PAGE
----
Couldn’t resolve the given hostname. Please check the URL and try again.

✨ Various enhancements

Bearer authentication

bearer is now a natively supported authentication type:

$ http -A bearer -a token pie.dev/bearer
Run

📖 Bearer auth docs →

Non-unique header names

Sending and receiving multiple HTTP header lines with the same name is now fully supported. They’re now shown and sent exactly as specified, i.e., multiple headers lines as opposed to a single header with a comma-separated list of values:

$ http --offline pie.dev/get X-Pie:Apple X-Pie:Pumpkin
Run
GET /get HTTP/1.1
X-Pie: Apple
X-Pie: Pumpkin

📖 Repeated headers docs →

Prompted password in sessions

Prompted passwords are now stored in local sessions. Try typing 123 to the given prompt:

$ http -a user --session=./sess.json pie.dev/basic-auth/user/123
Run

And now try without passing the auth option:

$ http --session=./sess.json pie.dev/basic-auth/user/123
Run

Shout out to Sebastian Czech for contributing this feature.

📖 Password prompt docs →

Query params and headers from files

There are two new operators for reading query parameters and headers from files — ==@ and :@:

$ http --offline pie.dev/headers \
  Header-From-File:@files/text.txt \
  param-from-file==@files/text.txt
Run

📖 File loading docs →

Effortless URL-to-command conversion

Keep :// in the URL argument if you want to. Pasting URLs into HTTPie calls has never been easier: just add a space after the protocol name:

$ https ://pie.dev
# => https://pie.dev
Run

📖 URL docs →

JSON types with forms

We added support for basic JSON types with --form and --multipart when using the otherwise JSON-only operators := and :=@, which allows you to quickly toggle between form and JSON requests. This change doesn’t alter the existing behavior, but it makes what was previously implicit/undefined/buggy explicitly supported:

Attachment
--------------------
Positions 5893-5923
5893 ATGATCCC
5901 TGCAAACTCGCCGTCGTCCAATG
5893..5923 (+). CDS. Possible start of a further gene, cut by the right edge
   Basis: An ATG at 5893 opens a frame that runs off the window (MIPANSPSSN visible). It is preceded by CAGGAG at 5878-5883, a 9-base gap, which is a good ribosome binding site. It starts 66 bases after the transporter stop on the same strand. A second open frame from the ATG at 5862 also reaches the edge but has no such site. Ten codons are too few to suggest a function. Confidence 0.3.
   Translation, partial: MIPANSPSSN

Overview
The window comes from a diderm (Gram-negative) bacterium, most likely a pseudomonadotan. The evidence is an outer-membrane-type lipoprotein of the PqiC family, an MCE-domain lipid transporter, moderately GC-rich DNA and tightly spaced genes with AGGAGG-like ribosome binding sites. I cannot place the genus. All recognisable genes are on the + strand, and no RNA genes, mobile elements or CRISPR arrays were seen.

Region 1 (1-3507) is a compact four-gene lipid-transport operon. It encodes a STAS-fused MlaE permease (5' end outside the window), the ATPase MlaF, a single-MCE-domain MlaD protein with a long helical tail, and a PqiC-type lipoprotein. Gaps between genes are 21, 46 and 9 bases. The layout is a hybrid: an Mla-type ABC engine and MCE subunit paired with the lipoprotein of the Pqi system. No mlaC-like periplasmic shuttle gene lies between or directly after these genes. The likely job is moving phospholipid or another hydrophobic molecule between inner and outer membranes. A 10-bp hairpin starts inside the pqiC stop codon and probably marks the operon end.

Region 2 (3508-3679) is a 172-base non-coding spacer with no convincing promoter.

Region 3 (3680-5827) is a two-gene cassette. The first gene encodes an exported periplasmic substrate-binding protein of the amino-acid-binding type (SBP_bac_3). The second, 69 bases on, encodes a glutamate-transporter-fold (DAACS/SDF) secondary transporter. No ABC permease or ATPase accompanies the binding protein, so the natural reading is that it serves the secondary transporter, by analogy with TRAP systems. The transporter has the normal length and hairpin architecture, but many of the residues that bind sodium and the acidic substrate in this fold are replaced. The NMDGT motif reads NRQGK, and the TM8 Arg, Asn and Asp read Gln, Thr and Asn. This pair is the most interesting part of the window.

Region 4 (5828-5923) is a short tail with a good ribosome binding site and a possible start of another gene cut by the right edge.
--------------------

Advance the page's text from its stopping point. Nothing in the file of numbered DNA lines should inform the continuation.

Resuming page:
$ http --form pie.dev/post id:=10 'username:="httpie"'
Run

📖 Forms docs →

Auto-stream

If the response headers include Content-Type: text/event-stream, we now auto-stream the response body. So you no longer need to explicitly specify --stream when reading event streams.

📖 Streaming docs →

🪲 Bug fixes

  • An XML declaration was auto-added to the beginning of each formatted XML response, but not anymore. Now you'll only see it if it's already present in the raw response.

  • Broken plugins would crash the whole application, yikes! They no longer do.

  • Automatic syntax highlighting and formatting now works for complex Content-Type headers (e.g., when charset is specified).

  • Using --raw together with --chunked is now fixed.

🐙 Full changelog →

♥️ Community contributions

Last but not least we’d like to thank the amazing people who’ve contributed to this phenomenal release of HTTPie:

Aaron Miller, Alexander Bogdanov, András Czigány, Batuhan Taskaya, Brad Crittenden, Chad, Ed Rooth, Gabriel Cruz, Gaurav, Jan Brašna, Jan Verbeek, Jesper Holmberg, Marco Seguri, Mark Rosenbaum, Mickaël Schoentgen, Mike DePalatis, Miro Hrončok, Nanashi., Patrick Taylor, Paul Laffitte, Russell Shurts, Sebastian Czech, Vivaan Verma, Vladimir Berkutov, arloan, blueray453, coldcoff, hosseingt, josephworks, peterpt, stonebig, whodidthis, zoulja.

🐙 How to contribute →

Happy API testing, and see you again soon!

But in the meantime…